My latest copy of the Missouri Conservationist arrived with the annual seedling order form from the George O. White State Forest Nursery tucked inside. The mini-catalog is included each year with the September edition of the state Department of Environmental Conservation’s magazine.
Last year I set an alarm for myself, and on September 1st, I placed an order for flowering dogwood trees. The official state tree is always one of the first trees to go on sale, so I was lucky to have 10 shipped to me in April. This year they will be more difficult to get. By noon on the first day, eight of the 61 tree and plant species — including the flowering dogwood — were already listed as sold out on the web page order form.
According to a short story in the back of the brochure, a wet fall limited annual plantings at the nursery in 2022. Since most tree species need moisture and cold to stimulate germination, not having seeds in the ground over the winter complicated the planting process. Chances of success. As an experiment, nursery workers placed the seeds of 40 trees in coolers to divide them into layers and store them.
“This has never been tried before, but we have had great success with all but four species: flowering dogwood, wild plum, blackgum, and black cherry,” the article said. “The black cherries have not sprouted at all, and we will have a limited supply of the other three varieties.”
Coincidentally, the trees I ordered and planted this spring were flowering dogwoods and wild peaches. In addition to their relative rarity, dogwoods come with an advance warning on the order form. “The survival rate of this small to medium shade tree is very low.”
Like a cooling experiment in the nursery, I feel good about my little dogwoods. They arrived on a UPS truck as tiny, bare-rooted branches. I placed them on the ground along the edge of our tree where an old dogwood tree was cut down last summer.
The little sticks stood barely a foot above the potting soil, moss, and mulch beds I had made for them. I was happy to see nine of the ten trees making little leaves within the first few weeks. All summer long I regularly carried water (sometimes mixed with Miracle-Gro) to them, but even that amount of TLC left only six survivors heading into this fall. How well they handle the winter will be the next big test.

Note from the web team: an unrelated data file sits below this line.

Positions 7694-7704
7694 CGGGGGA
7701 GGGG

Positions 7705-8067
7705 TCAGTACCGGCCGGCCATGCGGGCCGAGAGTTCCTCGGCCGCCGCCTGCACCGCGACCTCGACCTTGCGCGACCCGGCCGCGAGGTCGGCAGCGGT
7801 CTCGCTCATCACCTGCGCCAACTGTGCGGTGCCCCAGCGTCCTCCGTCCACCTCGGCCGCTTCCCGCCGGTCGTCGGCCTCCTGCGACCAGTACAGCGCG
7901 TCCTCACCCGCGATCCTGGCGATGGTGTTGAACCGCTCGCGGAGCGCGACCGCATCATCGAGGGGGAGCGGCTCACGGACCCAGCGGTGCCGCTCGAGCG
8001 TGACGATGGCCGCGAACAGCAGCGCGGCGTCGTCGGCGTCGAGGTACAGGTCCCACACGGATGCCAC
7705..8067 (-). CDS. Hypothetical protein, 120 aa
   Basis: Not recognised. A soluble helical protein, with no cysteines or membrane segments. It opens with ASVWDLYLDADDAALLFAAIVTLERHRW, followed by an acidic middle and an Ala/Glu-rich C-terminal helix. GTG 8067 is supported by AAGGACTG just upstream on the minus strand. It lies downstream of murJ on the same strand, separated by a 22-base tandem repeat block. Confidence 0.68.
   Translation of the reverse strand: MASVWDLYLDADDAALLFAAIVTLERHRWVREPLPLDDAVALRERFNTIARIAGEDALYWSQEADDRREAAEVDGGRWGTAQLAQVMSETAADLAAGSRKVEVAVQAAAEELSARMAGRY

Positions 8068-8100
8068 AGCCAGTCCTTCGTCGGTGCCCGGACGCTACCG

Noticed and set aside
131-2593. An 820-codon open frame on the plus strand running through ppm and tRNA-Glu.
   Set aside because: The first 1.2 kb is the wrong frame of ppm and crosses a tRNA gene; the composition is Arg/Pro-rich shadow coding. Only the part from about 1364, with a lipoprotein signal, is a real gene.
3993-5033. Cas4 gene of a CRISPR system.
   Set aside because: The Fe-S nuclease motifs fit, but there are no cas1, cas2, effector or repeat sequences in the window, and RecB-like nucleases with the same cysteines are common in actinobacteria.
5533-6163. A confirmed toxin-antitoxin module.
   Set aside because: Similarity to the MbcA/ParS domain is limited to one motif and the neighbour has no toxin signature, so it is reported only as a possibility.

Big box stores and other tree vendors can supply a variety of dogwood hybrids and different color options, but there is something special about knowing that my seeds came from native Missouri seeds, started and cared for as they were originally created.
The wild plum trees I planted look as strong as weeds. They made it through the year on the same watering schedule and had the same soil mix, but I’m more confident that their remarkable growth and 10 for 10 in the first year is a sign that they will deliver on the seedling order form promise of a mini-forest of color and nutrition for birds, bees and more.
“One of the first trees to bloom in the spring, (wild plum) produces bright red edible fruit and provides excellent food and cover for wildlife.”
The Conservationist is delivered free of charge to state residents who request it. Many of the Leader’s readers will likely have a copy of the latest issue, with a picture of a robin splashing in a puddle on the cover. Inside, in addition to many other great photos and information, a seedling order form and instructions await you.
As with most of the department’s publications, the seedling order form is full of the kind of photos that will make you say, “I want to grow a button bush.” “That American beauty looks delicious.”
Although some may not be available or supply is limited, now is the time to place your order for next year’s tree growth.
John Winkelman has been writing about outdoor news and issues in Jefferson County for more than 30 years and is the associate editor of Outdoor Guide Magazine. If you have story ideas for the Leader’s outdoor news page, email email@example.com, and you can find more outdoor news and updates at johnjwink.com.